The concept of work-from-home isn’t new, but under Covid-19 this mode of work has quickly become the norm. The pandemic restricted everybody’s mobility, and adjustments had to be made in order to compensate for the physical limitations.
As Covid-19 numbers decrease, however, studies show that the increasing benefits that many have experienced with remote work — such as flexibility and productivity — have given birth to a new culture. More companies continue to consider making permanent work-from-home arrangements to reduce office space. An example of this is Morgan Stanley. Around 90% of their employees worked from home during the pandemic, leading to Morgan Stanley CEO James Gorman noting that the company now needed much less real estate. Companies, like Morgan Stanley, are now trying to strike a balance to minimize the risks and maximize the gains.
Finding balance can be tricky, however, which is why a remote team requires strong leadership. Top executive leadership plays several roles in an organization, including effectively delegating tasks, as well as managing relations among different individuals (which is why the median wage is far above the average at $103,950). Executive leadership is particularly important for designing programs and setting standards so that organizations can meet their goals.
Improving remote leadership capabilities means executive leadership can do their work. Fortunately, this can be easily developed with consistent practice. Read on to know the tips for effective leadership in a remote team.
Keep track of your goals
It is easy to feel disconnected when your work environment all lies within a screen. This is where designing programs and setting standards come into play. It helps to establish clear and measurable goals with quantitative objectives, key performance indicators (KPIs), and a set schedule. This sets a direction for the team.
Above all, these goals must be consultative with your team members. Business development goals usually go through multiple phases before completion, so keeping track of everyone’s progress allows leaders to adjust accordingly.
Pay attention to your team
Transparency and consultation are key to ensuring that your goals are realistic. This is where checking in with your team and remembering their needs come in. Our previous post discusses the different ways leaders can engage their remote team, which surprisingly means strategies like fewer calls – Zoom fatigue is real, after all.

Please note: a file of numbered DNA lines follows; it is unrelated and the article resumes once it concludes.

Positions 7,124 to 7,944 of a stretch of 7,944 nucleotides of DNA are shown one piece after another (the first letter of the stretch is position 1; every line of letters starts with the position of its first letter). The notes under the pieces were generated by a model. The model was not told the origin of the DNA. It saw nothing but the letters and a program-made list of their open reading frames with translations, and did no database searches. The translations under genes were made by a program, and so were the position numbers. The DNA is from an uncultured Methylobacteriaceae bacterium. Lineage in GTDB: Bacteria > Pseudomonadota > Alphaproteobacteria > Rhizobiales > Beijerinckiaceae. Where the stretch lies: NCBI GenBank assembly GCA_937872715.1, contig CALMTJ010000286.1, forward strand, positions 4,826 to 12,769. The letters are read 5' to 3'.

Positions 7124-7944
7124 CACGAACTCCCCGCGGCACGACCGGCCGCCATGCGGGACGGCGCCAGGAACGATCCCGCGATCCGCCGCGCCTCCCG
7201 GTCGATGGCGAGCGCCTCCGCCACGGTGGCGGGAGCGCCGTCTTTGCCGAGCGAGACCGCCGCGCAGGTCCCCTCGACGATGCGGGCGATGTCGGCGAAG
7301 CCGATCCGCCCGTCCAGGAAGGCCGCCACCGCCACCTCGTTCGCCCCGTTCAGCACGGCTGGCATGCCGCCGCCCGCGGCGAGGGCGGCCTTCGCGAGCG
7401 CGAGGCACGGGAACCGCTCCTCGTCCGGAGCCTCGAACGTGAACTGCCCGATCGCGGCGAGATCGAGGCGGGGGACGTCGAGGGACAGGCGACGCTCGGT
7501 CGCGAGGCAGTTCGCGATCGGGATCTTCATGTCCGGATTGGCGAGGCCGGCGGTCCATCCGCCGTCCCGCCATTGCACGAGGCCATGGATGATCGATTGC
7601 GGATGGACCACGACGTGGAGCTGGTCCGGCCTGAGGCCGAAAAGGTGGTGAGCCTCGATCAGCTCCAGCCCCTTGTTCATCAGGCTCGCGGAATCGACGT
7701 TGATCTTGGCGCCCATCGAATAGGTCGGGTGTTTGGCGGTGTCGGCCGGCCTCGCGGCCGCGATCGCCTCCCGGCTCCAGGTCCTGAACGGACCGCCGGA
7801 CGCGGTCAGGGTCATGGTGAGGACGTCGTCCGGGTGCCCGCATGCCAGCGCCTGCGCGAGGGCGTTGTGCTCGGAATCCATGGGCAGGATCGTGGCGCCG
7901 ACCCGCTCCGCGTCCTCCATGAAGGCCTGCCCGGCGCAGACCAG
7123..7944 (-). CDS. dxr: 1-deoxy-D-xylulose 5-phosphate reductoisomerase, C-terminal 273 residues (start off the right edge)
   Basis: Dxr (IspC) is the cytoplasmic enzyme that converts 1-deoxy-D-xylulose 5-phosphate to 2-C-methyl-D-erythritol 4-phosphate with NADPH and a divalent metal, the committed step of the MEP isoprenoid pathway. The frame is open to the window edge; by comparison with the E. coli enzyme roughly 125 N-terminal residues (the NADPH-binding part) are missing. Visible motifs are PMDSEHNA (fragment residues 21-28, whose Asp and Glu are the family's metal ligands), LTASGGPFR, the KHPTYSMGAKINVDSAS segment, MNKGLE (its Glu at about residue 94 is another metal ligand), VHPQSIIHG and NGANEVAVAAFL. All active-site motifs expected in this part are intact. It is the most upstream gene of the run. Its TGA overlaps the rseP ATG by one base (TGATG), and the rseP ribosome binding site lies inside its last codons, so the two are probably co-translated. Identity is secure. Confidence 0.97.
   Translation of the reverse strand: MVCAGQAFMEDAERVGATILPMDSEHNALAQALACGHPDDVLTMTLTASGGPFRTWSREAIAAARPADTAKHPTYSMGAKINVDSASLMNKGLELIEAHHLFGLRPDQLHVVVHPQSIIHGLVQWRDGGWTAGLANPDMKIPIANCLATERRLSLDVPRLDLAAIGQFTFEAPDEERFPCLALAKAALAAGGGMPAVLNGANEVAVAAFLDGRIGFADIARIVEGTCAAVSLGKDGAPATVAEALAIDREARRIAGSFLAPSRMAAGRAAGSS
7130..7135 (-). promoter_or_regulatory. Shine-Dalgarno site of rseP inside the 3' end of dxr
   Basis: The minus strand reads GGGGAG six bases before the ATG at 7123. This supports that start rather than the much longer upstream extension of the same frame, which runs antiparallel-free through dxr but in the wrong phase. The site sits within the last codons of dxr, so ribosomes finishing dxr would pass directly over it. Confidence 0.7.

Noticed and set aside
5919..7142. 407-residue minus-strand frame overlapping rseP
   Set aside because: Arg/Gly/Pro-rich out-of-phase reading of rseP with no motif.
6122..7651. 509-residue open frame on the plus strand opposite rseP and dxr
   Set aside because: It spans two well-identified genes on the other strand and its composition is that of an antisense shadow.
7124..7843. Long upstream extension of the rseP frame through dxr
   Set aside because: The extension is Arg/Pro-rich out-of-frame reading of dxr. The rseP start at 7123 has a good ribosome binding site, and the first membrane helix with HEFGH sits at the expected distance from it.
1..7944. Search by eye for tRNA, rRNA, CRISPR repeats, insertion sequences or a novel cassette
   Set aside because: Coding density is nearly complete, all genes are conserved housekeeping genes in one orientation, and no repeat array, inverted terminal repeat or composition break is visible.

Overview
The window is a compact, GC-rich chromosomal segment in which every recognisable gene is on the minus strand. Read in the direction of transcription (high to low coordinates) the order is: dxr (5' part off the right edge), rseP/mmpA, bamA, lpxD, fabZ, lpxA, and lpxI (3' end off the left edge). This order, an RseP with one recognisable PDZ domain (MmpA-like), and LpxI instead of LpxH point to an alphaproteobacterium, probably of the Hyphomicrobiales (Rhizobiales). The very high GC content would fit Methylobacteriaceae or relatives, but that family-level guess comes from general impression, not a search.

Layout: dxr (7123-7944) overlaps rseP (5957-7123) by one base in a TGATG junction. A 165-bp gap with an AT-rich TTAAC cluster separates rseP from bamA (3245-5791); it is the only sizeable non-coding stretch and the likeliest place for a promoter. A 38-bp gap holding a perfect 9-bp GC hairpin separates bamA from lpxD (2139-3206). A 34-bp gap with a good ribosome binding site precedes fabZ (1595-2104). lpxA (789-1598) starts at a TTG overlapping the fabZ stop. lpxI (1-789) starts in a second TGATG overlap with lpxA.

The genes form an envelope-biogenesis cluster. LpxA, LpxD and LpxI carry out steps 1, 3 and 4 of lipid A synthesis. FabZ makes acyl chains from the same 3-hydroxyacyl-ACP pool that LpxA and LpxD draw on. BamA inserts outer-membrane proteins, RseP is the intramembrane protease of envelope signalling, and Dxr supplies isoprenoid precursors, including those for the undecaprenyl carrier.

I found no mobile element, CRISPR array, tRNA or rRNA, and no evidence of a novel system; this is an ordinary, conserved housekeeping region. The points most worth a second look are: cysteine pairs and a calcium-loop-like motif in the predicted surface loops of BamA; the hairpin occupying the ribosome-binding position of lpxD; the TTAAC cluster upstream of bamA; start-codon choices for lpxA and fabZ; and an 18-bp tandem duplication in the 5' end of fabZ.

The important thing to remember throughout is that numbers and performance are important, but teams are composed of individuals. Only a healthy, collaborative team can produce great outcomes in the long run.
Trust in your team
The fear of a dip in effort and production can be overpowering. Some leaders may find themselves micromanaging their teammates to compensate for the distance.
However, it is actually the lack of trust that causes a breakdown around employee autonomy, perceived competence, and respect, and that ultimately affects productivity in your team. Remember that your goals are their goals as well, so what’s left is to guide and lead the way.
Focusing on improving communication skills
To build trust, open channels to discuss company goals aren’t enough. Leaders need to cultivate a workplace culture of clear communication. Sharing every little detail about your life isn’t necessary — a level of independence in working is essential after all — but transparency allows your team to understand one another and fosters empathy. It also encourages asking questions, which minimizes the chance for misunderstandings.
The physical distance of remote work is hard enough to manage without knowing what your members are going through in their homes. Having a clearer picture of this allows you to adjust accordingly and provide a safety net for the entire team.
To lead is to be responsible for others, and this weight is never easy. However, under effective and collaborative remote leadership, not only will you be watching out for your team, but they’ll also be watching out for you.
This post was written by Jan Evans.